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Physician Signature for Emergency Released Blood

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We are a level 1 Trauma center that routinely gives Emergency Released blood products with approximately 15 MTP activations per month.  We have difficulty obtaining MD signature on our Emergency Release forms after the patient moves to OR or if the bleed initiates in the OR.

Does anyone utilize an electronic order and use the electronic signature for emergency release/MTP activation?  Have you been CAP/AABB/FDA inspected using electronic signatures? If so, were there any problems with the inspection?

I am in discussions with Trauma service about obtaining a physical signature and they are begging us to make it "easier" hoping to obtain better compliance with transfusion documentation in Epic.  I know that transfusion documentation and physician signature are separate issues but they have presented questions linking the two topics. :)

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57 minutes ago, applejw said:

I know that transfusion documentation and physician signature are separate issues but they have presented questions linking the two topics. :)

I can't help you with the basis of your concerns but I do have to say that in Emergency Release situations I certainly consider the physician's signature as an integral part of the transfusion documentation and not a separate issue.  Now, how to consistently get that signature has been an issue since the dawn of time or at least since the dawn of transfusions.  

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1 hour ago, applejw said:

 

Does anyone utilize an electronic order and use the electronic signature for emergency release/MTP activation?  Have you been CAP/AABB/FDA inspected using electronic signatures? If so, were there any problems with the inspection?

 

This is pretty much exactly what we do and neither the FDA or JCAHO inspectors have a problem with it.

Scott

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We built an uncrossmatched blood order in Epic that includes the statement from the AABB standards almost verbatim.  The MD orders it and has to click yes to the statement to finish the order.  We just went live and expect TJC next week and AABB in the next 6 weeks so we will see what they think.

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Very interested in this concept.  What exactly does the electronic order state, other than the standard?  Does it specify a quantity or a duration for the order?  And how do you handle the requirement for the Blood Bank Director's review?  I recently had a physician return a form 3.5 months after I first sent it to him with a signature but no date.  This is the latest one by far, but they usually take a few days to come back.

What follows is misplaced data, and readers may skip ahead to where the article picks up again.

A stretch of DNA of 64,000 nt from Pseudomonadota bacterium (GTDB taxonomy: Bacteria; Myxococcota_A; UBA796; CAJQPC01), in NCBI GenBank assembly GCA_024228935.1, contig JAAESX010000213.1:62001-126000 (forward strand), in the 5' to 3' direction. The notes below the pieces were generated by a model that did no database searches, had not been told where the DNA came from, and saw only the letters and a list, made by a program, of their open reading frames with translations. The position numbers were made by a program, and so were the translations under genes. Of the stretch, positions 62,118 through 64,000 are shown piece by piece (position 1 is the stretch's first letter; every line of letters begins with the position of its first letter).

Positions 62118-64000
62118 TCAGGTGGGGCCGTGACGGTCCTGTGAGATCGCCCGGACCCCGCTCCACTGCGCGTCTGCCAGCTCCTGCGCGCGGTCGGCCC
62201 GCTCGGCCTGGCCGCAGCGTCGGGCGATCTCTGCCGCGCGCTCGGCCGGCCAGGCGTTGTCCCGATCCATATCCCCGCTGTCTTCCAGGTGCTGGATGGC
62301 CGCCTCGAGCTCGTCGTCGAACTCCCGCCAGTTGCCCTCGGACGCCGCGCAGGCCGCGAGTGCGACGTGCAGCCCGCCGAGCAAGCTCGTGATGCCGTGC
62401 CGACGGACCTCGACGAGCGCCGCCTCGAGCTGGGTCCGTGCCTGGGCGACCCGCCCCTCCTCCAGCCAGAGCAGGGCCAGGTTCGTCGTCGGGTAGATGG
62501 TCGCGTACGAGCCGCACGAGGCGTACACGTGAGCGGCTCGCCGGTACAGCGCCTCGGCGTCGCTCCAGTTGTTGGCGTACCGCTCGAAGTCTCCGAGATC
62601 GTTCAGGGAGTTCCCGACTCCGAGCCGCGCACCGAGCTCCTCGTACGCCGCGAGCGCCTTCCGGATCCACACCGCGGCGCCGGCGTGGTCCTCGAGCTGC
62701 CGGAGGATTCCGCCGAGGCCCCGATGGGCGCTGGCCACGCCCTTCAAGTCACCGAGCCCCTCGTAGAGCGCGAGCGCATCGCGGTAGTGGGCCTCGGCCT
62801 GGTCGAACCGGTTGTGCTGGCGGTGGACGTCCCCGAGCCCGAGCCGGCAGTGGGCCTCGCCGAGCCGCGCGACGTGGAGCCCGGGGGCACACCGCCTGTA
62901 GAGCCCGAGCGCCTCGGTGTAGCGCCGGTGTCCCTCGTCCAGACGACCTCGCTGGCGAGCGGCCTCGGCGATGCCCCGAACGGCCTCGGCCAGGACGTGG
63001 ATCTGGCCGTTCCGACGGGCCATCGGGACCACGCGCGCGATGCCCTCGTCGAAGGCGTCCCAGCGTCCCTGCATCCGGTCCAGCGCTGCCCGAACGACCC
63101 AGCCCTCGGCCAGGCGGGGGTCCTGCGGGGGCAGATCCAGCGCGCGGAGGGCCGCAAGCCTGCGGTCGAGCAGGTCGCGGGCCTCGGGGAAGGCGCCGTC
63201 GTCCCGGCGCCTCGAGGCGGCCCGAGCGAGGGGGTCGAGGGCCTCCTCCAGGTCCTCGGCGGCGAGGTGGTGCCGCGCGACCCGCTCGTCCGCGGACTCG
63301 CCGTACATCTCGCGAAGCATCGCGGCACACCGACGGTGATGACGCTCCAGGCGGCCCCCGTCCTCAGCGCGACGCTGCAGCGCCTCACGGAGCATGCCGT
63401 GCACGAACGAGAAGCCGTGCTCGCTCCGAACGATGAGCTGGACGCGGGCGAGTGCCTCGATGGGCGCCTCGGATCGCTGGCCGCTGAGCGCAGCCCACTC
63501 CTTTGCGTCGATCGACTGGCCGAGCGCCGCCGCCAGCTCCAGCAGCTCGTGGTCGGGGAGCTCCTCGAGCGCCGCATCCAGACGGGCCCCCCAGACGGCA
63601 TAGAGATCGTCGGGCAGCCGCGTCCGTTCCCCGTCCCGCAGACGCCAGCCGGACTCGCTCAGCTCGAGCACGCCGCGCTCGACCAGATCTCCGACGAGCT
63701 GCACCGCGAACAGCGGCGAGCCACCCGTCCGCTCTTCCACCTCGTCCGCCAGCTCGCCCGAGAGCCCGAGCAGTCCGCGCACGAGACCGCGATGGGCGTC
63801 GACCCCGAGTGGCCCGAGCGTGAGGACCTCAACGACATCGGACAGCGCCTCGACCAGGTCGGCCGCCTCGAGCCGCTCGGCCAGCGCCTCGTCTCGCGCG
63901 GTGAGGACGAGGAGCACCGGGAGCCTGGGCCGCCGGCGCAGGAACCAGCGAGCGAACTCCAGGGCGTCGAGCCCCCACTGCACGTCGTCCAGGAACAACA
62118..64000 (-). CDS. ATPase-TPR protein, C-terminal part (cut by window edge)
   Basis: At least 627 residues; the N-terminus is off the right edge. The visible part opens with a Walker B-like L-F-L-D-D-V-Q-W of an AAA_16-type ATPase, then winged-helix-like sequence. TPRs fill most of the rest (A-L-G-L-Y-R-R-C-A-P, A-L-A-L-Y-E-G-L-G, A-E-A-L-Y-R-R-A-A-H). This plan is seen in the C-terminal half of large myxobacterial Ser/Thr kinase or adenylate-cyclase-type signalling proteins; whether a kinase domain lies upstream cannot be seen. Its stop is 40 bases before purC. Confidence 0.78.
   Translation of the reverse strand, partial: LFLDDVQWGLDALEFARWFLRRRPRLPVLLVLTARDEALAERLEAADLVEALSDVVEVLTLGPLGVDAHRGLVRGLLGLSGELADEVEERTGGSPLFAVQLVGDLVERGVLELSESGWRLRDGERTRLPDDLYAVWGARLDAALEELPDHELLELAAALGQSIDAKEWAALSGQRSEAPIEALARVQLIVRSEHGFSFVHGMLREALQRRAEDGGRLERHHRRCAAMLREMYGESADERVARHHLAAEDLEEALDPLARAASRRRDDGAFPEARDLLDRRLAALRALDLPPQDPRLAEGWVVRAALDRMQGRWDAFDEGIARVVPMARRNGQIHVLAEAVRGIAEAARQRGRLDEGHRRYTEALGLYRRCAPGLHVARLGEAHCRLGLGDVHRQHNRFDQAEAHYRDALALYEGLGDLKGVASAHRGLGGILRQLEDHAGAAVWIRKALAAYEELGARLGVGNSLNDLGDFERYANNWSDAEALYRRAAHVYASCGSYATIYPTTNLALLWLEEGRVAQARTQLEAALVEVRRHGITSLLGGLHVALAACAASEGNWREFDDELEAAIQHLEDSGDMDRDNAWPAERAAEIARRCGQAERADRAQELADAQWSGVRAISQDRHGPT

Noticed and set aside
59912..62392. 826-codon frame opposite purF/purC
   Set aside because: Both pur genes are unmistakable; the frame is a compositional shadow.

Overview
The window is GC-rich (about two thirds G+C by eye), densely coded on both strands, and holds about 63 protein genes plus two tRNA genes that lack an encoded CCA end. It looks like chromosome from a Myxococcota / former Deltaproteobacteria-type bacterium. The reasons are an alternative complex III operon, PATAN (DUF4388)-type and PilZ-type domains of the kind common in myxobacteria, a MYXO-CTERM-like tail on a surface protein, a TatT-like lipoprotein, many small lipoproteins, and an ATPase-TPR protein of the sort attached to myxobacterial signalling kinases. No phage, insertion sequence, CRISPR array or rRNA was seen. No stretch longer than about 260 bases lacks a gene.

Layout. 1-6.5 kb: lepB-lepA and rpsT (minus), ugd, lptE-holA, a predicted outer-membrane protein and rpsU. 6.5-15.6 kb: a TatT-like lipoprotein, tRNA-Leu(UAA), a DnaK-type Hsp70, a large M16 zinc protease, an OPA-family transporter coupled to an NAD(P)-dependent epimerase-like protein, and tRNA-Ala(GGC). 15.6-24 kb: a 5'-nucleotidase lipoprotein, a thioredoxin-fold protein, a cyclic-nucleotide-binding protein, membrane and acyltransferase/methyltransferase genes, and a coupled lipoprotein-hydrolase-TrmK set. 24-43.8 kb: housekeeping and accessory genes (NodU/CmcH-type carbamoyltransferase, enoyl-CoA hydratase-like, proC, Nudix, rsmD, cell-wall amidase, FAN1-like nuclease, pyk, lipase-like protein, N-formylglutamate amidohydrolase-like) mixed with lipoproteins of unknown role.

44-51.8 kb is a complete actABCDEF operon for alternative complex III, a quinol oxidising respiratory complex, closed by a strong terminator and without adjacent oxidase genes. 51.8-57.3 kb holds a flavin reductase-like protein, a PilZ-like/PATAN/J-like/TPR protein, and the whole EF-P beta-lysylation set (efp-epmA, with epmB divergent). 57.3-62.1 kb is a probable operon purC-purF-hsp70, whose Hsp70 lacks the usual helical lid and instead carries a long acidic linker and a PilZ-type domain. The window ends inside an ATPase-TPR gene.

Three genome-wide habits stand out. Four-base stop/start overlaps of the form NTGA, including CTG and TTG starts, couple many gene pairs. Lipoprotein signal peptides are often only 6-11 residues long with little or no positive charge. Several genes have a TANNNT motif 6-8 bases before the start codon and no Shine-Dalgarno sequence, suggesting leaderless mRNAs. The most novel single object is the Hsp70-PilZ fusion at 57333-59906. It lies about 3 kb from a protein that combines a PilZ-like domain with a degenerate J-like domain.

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We have three "uncrossmatched" orders:  uncrossed RBCs (which would include an indication of quantity), an "initial reforestation cooler" (of 2 unxm'd RBCs and 2 AB plasmas), and an order that initiates a Massive Transfusion Protocol.  The MTP order stands until it is cancelled--we keep sending sets until then.  Once a clean T&S is done, the MTP sets will be crossmatched product if at all possible.

Scott

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This use of a signature as a bludgeon against ordering physicians is something we should give up.  We all know that in most cases of life-threatening bleeding, even 5-10 minutes delay can be fatal, so why pretend that our testing is the key element in good care? We are partners in providing the appropriate care that the clinical situation calls for.  If a physician says he or she cannot wait for testing (ABO/Rh, or antibody screen, or physical crossmatch) it makes no sense to contest that claim or ask them to document it with a signature putting all the responsibility for outcomes on their shoulders.  Physicians give verbal orders for all sorts of things, and documenting that verbal order for blood transfusion prior to whatever testing is missing should include the verbal order. Signatures are a waste of everyone's time and an attempt to shift responsibility for outcomes for what we have to do onto the ordering provider.  Your mileage may vary, but I thought we were a team.